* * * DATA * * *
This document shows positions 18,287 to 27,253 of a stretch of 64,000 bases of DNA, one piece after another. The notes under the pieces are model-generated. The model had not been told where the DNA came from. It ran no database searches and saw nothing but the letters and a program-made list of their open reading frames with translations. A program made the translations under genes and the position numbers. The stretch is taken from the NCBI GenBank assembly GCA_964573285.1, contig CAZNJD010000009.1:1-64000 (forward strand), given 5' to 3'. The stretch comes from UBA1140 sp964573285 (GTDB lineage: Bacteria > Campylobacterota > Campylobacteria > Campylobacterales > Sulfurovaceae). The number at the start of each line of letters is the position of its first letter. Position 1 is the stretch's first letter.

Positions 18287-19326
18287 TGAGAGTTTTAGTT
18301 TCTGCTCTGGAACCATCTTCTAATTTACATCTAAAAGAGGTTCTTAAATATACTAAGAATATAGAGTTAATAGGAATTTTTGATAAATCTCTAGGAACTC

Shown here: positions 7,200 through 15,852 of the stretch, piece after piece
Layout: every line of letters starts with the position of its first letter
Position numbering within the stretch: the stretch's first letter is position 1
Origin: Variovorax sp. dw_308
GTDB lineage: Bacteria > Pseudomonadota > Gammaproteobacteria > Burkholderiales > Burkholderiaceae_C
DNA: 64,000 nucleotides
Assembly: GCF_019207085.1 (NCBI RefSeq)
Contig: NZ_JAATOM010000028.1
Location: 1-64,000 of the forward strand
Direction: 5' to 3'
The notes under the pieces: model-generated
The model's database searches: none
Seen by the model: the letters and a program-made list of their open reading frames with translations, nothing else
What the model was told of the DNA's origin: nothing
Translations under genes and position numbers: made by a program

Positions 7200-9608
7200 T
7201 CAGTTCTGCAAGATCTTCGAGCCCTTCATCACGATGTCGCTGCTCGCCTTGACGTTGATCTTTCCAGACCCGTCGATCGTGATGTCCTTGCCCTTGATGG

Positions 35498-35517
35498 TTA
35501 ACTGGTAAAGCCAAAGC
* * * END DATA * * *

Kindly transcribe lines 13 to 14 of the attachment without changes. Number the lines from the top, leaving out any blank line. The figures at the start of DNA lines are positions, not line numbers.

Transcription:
Location: 1-64,000 of the forward strand
Direction: 5' to 3'